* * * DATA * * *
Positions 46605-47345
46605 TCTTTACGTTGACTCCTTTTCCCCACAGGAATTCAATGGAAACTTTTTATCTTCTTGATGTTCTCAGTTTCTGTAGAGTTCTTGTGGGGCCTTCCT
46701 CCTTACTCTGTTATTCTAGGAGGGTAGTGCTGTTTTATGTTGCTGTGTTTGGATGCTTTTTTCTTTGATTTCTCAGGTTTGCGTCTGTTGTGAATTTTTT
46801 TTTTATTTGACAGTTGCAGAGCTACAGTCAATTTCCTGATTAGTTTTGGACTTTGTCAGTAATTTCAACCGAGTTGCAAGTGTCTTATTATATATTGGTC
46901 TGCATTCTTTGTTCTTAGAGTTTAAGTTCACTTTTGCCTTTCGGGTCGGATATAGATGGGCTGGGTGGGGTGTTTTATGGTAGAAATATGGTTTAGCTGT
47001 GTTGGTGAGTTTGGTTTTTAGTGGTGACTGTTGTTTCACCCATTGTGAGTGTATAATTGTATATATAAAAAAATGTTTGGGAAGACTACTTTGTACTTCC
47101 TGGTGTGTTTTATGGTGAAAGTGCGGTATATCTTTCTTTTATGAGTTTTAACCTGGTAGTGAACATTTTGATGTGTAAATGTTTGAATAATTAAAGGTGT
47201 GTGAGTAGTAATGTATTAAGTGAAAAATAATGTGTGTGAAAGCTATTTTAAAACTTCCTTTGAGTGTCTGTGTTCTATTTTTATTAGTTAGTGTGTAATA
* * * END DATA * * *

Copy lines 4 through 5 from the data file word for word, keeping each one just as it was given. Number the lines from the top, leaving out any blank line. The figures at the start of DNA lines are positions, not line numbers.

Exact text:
46801 TTTTATTTGACAGTTGCAGAGCTACAGTCAATTTCCTGATTAGTTTTGGACTTTGTCAGTAATTTCAACCGAGTTGCAAGTGTCTTATTATATATTGGTC
46901 TGCATTCTTTGTTCTTAGAGTTTAAGTTCACTTTTGCCTTTCGGGTCGGATATAGATGGGCTGGGTGGGGTGTTTTATGGTAGAAATATGGTTTAGCTGT